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Published 7 months ago by massrealty with 0 Comments

Increase Your Chances of Landing a Home With an Appraisal Gap Guarantee

When real estate markets heavily favor sellers like the do now, buyers need to look for any edge they can get. One way to do that is to offer the seller an appraisal gap guarantee. If the house does not appraise, the appraisal gap guarantee says that the buyer will make up the difference in the appraisal gap.

  • Appraisal Gap Protection Clause

    What is an appraisal guarantee? What is an appraisal guarantee?
  • Writing an Appraisal Gap Clause

    When an offer is written a buyer's agent will insert language into the offer to purchase agreement. The appraisal gap clause will state that in the even the home appraisal comes in less than the purchase price, the buyer will agree to make up any shortfall. The way a buyer does this is by increasing their down payment amount to satisfy the lender.

    The appraisal gap guarantee clause has become a regular part of real estate contracts over the last few years. With so many properties having multiple offers buyers need every edge they can get. By having an appraisal gap guarantee it is one less financial worry on the seller's part.

    Many offers today are cash bids. A cash sale is very attractive to a seller because it relieves many of the potential issues with financing. Appraisals can often be problematic when homes are selling significantly over the asking price. The appraisal gap clause helps level the real estate playing field so to speak.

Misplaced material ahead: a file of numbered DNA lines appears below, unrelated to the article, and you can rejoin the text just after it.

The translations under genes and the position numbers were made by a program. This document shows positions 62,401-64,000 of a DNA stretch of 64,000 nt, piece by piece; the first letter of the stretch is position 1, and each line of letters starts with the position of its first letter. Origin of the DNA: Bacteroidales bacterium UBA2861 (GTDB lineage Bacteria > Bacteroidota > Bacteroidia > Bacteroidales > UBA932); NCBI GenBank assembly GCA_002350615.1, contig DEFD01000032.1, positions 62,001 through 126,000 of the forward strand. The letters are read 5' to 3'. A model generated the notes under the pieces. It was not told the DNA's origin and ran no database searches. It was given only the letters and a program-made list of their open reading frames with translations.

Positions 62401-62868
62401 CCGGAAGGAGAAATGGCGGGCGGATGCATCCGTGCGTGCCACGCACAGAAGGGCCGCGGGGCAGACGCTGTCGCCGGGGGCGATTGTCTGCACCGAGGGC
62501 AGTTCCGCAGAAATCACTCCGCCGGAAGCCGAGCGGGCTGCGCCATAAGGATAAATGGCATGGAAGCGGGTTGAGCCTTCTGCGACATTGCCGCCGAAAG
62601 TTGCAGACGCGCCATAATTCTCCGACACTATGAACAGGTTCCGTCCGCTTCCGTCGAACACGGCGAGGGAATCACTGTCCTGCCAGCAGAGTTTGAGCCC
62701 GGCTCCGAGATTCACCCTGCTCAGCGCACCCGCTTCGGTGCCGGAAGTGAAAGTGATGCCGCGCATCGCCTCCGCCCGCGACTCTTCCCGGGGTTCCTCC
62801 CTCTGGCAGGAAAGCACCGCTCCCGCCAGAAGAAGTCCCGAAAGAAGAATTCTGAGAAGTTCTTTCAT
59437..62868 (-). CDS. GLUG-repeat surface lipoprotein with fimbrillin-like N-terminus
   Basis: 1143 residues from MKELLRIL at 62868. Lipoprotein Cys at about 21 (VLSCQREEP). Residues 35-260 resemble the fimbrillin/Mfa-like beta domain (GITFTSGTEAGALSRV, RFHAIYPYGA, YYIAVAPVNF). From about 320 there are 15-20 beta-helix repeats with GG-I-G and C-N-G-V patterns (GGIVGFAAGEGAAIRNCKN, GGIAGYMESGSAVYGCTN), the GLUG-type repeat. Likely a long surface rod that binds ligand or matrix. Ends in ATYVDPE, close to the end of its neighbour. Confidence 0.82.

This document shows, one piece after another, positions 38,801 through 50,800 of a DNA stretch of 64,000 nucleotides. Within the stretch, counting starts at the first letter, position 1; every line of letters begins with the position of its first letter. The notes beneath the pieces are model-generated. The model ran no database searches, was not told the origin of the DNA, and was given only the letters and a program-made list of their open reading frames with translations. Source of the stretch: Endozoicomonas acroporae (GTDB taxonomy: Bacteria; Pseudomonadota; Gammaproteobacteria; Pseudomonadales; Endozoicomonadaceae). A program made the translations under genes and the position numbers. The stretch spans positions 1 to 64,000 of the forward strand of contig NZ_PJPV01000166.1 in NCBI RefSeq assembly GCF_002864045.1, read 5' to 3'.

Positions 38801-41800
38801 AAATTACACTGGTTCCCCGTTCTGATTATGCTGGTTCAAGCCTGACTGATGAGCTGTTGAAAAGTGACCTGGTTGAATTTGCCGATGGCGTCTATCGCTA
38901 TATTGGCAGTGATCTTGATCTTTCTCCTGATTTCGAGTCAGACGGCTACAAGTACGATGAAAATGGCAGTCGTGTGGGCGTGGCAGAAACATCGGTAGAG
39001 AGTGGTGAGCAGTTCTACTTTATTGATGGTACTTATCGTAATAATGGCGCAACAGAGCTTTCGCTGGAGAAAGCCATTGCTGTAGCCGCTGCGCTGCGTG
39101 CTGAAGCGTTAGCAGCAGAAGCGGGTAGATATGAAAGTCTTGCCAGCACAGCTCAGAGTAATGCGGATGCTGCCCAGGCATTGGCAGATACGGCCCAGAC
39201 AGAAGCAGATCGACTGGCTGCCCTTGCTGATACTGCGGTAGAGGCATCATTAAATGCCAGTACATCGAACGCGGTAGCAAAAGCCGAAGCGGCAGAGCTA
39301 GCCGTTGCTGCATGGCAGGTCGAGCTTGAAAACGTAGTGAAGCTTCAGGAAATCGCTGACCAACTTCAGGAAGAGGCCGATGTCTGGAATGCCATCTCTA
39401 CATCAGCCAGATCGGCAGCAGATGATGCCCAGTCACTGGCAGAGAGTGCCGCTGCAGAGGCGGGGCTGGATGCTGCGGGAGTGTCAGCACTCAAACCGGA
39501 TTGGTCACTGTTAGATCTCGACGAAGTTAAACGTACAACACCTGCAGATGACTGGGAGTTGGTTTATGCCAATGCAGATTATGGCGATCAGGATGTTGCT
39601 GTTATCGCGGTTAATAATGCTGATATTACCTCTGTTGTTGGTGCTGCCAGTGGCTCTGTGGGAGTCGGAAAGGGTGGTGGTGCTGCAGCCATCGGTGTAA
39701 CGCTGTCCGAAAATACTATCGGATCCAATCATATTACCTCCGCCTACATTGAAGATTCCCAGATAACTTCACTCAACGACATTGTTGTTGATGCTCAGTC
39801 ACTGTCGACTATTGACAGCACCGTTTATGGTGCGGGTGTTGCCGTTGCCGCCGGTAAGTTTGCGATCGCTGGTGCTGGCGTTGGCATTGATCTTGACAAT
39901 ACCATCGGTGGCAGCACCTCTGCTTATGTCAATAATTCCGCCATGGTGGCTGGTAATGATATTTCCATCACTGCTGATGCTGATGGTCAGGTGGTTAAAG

Keep in mind, however, an appraisal gap can mean that you are overpaying for your home. In some circumstances, you may want to speak to a real estate agent about finding a better deal. Other times the current appraisal data has not caught up to what is going on in the market. When homes are rising extremely fast, comparable sales data does not keep up with the escalating prices. It's something that buyer, sellers, and even real estate appraisers need to keep in mind.

    Keep in mind that an appraisal contingency and appraisal gap clause are not the same thing. With an appraisal contingency clause in place, if the appraised value doesn't match your agreed-upon sales price, you can use an appraisal contingency to back out of the contract. You would also be able to keep your earnest money.

    If you backed out of the contract without taking into account the contingency, then the seller may keep your earnest money - which could be between 1% to 5% of the sales price. A significant amount of money to lose.

    If you want to outbid your competitors, you may need an appraisal gap coverage clause.

    The clause states how much of an appraisal gap you're willing to cover. If there is a gap between the appraisal and the agreed upon sales price, it's often something sellers look for to know the offer will still stand even if the appraisal comes in a little low.

    Take a look at the excellent resource provided by Maximum Real Estate Exposure on the appraisal gap coverage clause. It provides a wealth of information on all of the considerations when using it in a real estate contract. There is no question it is a great tool to increase your odds of success as a home buyer when the deck is stacked against you.

    However, it is essential to understand all of the risks involved.

 

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